Was Elizabeth I indeed The Virgin Queen?
Elizabeth I & Her Potential Lovers
Elizabeth I was born to King Henry and the infamous Anne Boleyn, after his historical departure from the Catholic church for the sole purpose of marrying Anne, making her Queen, and producing a male heir. Much to Henry's disappointment, Anne gave him yet another daughter, following several years after the birth of his first daughter Mary by Katherine of Aragon. Elizabeth I, then known as the Princess Elizabeth was sent away from court to be raised. She flourished in the blooming outdoors, was precocious, and a bright child. She had a deep love for her Mother, who she did not see often, and kept that adoration her entire life, even being buried with her royal ring which bore her face, and her Mother's.
Upon her Mother's imprisonment and execution for alleged affairs and treason, Elizabeth I was to be called "The Lady Elizabeth" by all. This was not lost to Elizabeth, who as a small child remarked "Why am I to be the Princess Elizabeth yesterday, and the Lady Elizabeth today?" She had not yet been declared illegitimate and was generally confused about everything going on around her. Her Father, King Henry, soon married and finally had his male heir in Prince Edward. His third wife subsequently died due to childbirth, but Henry was happy. Elizabeth I was still treated very well in these days, even being sent to study with her brother, Prince Edward, and a selection of other noblemen's children, under the instruction of scholars from Cambridge and Oxford. It was here we believe Elizabeth first met Robert Dudley.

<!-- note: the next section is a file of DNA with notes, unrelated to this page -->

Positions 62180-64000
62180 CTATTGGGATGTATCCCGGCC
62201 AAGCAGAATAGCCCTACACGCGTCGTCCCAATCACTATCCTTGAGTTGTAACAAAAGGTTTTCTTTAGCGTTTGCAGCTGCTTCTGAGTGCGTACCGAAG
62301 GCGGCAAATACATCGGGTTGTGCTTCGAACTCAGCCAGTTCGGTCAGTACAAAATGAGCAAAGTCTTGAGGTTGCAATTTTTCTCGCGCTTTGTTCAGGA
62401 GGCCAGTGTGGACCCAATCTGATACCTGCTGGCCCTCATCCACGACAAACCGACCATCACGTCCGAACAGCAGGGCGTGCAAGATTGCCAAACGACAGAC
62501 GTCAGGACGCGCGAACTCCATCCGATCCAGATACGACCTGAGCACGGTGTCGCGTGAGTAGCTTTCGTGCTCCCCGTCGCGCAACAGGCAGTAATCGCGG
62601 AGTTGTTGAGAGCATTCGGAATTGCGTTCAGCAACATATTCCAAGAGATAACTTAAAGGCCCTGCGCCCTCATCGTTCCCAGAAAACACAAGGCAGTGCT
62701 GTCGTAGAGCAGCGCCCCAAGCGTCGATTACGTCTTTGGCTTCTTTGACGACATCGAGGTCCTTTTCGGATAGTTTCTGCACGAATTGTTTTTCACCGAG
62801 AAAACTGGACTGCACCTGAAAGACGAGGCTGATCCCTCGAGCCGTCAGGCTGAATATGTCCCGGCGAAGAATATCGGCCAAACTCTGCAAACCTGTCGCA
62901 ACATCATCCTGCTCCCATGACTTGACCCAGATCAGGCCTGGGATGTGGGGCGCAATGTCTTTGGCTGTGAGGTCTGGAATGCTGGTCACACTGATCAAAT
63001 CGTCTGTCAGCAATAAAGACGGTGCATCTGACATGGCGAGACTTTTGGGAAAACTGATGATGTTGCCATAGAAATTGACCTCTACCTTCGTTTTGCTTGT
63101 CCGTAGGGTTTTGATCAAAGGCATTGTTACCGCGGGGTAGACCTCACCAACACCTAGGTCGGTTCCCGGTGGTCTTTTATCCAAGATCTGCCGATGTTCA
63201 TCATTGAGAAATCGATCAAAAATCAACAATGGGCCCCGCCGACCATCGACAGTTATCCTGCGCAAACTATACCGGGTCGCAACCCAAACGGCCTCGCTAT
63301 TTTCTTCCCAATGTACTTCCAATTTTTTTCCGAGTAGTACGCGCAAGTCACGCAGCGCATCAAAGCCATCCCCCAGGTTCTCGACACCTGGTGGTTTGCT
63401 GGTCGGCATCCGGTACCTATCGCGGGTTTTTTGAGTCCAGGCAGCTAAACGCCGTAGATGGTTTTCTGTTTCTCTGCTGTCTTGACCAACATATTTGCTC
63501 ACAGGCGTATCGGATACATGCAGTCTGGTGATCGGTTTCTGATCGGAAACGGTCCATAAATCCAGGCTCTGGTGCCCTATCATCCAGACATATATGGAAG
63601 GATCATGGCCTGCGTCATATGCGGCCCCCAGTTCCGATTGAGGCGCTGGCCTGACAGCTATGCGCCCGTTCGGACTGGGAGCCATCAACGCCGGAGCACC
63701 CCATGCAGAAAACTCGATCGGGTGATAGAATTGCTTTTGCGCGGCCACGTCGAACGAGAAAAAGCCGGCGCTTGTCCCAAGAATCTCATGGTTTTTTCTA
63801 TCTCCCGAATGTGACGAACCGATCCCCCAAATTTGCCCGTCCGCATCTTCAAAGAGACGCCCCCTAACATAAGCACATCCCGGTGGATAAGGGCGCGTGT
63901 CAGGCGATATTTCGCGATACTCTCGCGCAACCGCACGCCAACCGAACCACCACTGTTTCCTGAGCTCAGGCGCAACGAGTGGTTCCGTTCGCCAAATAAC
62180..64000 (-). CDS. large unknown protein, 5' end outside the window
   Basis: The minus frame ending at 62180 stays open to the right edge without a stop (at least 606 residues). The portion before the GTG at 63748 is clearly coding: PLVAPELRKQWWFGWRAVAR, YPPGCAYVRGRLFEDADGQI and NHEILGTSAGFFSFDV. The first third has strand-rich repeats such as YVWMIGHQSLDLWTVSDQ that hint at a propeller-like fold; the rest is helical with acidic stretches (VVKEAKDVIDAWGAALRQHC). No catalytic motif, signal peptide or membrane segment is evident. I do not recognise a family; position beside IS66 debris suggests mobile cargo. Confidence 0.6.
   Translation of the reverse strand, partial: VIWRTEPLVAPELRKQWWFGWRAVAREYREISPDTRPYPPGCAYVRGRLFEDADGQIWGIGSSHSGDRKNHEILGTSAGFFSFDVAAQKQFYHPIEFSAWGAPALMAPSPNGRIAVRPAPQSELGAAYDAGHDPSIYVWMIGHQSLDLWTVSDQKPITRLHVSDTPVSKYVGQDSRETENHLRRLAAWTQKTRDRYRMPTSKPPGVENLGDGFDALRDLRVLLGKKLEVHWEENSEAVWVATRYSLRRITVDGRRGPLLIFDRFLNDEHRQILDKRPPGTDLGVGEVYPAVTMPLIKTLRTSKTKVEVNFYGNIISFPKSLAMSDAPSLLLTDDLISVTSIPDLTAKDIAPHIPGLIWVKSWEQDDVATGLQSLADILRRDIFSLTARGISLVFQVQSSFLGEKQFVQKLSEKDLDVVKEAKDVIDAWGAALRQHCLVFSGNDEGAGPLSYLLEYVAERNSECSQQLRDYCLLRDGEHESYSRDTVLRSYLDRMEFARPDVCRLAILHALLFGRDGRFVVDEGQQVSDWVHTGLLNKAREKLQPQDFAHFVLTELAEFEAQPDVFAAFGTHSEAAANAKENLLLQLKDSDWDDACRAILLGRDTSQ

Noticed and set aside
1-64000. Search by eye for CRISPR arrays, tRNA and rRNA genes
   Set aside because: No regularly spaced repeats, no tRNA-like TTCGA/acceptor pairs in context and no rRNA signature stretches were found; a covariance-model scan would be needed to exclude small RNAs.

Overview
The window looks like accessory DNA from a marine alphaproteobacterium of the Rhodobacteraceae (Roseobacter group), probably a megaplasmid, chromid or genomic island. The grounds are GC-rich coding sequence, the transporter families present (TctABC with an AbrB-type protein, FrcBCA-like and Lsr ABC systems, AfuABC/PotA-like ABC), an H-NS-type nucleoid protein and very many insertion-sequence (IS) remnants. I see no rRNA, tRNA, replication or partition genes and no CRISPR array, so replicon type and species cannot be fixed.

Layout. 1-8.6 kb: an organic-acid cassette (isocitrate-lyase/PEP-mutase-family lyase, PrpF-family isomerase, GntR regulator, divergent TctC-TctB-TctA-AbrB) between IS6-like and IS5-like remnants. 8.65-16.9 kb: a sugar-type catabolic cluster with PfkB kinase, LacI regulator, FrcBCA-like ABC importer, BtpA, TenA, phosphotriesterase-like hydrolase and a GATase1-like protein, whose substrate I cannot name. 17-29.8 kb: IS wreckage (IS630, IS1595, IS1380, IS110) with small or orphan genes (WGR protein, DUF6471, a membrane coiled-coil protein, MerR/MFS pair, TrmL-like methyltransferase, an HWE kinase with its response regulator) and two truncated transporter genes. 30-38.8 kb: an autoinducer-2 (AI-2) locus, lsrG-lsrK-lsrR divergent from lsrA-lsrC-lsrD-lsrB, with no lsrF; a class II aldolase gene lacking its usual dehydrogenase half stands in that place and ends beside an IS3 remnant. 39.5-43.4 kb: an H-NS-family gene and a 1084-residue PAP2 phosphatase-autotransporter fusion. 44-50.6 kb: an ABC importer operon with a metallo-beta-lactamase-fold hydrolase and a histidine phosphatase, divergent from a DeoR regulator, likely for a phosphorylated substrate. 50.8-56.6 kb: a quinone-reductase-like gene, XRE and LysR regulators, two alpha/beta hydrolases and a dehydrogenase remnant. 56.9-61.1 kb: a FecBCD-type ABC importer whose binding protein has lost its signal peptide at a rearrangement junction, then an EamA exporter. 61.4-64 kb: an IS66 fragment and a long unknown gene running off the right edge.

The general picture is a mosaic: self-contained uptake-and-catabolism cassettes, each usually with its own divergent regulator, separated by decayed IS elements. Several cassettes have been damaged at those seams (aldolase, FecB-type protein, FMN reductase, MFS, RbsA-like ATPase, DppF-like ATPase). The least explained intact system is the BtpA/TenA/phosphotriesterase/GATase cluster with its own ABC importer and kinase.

Robert Dudley was the son of a Nobleman who had participated in the rebellion, being thrown in the Tower and stripped of his lands. However, his family began to rise again as Prince Edward pushed forth with the new faith. Robert Dudley is most famous for being the Queen's favorite. He one remarked "I know her better than any man, body, or spirit" and he is also reportedly the first person, a then 8 year old Elizabeth declared to "I will never marry!" Robert Dudley was a best friend to Elizabeth. During the reign of her half sister Queen Mary (Bloody Mary) Dudley sold off many of his lands to help Elizabeth. Mary was a staunch Catholic, and Elizabeth had been raised in the new faith, which her Mother held so dear. This presented a number of problems for Elizabeth, including being unwelcome at court. Elizabeth found solace in her step-mother Katherine. Katherine took Elizabeth into her home, with her husband Admiral Thomas Seymour. Little did Katherine know that Thomas had originally planned on proposing to Elizabeth before her, however the council would not permit it. Elizabeth loved living with Katherine and Thomas. She was growing up and becoming a young lady, and had all the comforts and cares of a Mother in both Katherine and her governess Kat. It was only when the Admiral entered the picture shortly after her arrival that things become questionable. Elizabeth was still in touch with Robert Dudley, always her closest confidant, next to Cecil, who was her eyes and ears at court. However, what is out of sight is out of mind, and what was in sight was Thomas. Known throughout the court as being a very handsome, tall, admirable yet ambitious man, his reputation proceeded him. While under his care, Thomas had several incidents with Elizabeth, starting with the morning romps. In the morning, before Elizabeth was dressed and still in her shift, Thomas would jump on her bed, tickle her, and romp around with her. While this could all be completely innocent, was it? Elizabeth's governess Kat had repeatedly asked him to not come to the rooms so early, and even approached Katherine about it...so she joined in! There was even an instance when the three were in the garden and Katherine held Elizabeth down and Thomas cut off her "pious, sad, mourning" dress. The straw that broke the camel's back was when Katherine spied Thomas and Elizabeth in an embrace in the garden. Elizabeth was sent away to stay with other relations for a period of about six months. During this six months, it is said she was pregnant with Thomas's child. During about the fourth month, she allegedly suffered a miscarriage. This cannot be confirmed, but a midwife in the village was blindfolded, taken to a great house, and brought into a room where a young lady lay in bed. She was to bring forth the birth of a stillborn child, barely recognizable. Upon the birth, the master of the house took one look at the child, and threw the corpse into a fire. Once Elizabeth had recovered, she was seen again closer to Hatfield and London, as well as welcomed back to court.